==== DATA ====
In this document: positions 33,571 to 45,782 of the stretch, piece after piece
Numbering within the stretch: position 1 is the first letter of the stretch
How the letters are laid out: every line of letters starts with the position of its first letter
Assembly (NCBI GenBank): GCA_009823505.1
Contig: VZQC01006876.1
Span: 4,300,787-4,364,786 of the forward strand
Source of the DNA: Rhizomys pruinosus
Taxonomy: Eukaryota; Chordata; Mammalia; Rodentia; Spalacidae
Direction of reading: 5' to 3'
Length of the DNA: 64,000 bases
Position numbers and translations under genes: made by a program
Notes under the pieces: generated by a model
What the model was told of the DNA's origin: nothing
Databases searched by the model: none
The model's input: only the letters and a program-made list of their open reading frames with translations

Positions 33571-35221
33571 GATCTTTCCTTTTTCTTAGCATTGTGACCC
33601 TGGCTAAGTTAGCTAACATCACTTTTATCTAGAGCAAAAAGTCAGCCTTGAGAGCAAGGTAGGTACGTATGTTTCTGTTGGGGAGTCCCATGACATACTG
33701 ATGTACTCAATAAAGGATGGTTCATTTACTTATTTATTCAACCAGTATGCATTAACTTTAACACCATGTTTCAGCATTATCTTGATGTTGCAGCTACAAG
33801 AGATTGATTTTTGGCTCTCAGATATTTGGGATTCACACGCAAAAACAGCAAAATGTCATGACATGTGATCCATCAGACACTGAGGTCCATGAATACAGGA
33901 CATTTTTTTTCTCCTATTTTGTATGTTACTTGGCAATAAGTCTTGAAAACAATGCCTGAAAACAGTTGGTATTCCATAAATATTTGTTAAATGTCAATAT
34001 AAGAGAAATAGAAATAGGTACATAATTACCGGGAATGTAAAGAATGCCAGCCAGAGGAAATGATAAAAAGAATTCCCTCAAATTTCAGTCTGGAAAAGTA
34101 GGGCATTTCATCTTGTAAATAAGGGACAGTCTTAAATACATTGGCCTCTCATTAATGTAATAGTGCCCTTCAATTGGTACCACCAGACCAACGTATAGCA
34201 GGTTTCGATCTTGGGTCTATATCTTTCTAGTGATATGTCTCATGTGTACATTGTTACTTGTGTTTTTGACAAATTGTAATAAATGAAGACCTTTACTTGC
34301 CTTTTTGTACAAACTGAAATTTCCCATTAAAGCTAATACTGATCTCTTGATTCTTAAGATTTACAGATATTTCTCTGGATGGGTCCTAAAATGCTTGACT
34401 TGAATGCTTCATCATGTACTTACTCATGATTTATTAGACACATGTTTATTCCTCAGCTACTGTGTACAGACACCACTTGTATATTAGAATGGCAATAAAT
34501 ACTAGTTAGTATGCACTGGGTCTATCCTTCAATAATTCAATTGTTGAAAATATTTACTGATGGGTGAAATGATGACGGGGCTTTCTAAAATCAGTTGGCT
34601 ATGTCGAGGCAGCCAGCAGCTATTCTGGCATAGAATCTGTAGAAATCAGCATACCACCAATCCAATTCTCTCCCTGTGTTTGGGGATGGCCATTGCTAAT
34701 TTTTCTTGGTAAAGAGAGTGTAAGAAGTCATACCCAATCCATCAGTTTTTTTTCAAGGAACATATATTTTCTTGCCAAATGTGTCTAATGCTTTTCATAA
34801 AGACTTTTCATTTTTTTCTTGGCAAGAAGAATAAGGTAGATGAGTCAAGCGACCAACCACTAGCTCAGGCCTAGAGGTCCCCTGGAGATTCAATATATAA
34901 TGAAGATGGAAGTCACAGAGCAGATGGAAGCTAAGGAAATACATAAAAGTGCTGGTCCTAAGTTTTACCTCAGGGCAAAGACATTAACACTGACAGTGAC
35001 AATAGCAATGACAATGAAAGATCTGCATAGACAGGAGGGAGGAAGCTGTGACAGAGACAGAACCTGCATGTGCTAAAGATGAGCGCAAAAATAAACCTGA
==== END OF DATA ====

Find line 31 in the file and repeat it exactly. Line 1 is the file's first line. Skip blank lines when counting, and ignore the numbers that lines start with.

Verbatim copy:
34901 TGAAGATGGAAGTCACAGAGCAGATGGAAGCTAAGGAAATACATAAAAGTGCTGGTCCTAAGTTTTACCTCAGGGCAAAGACATTAACACTGACAGTGAC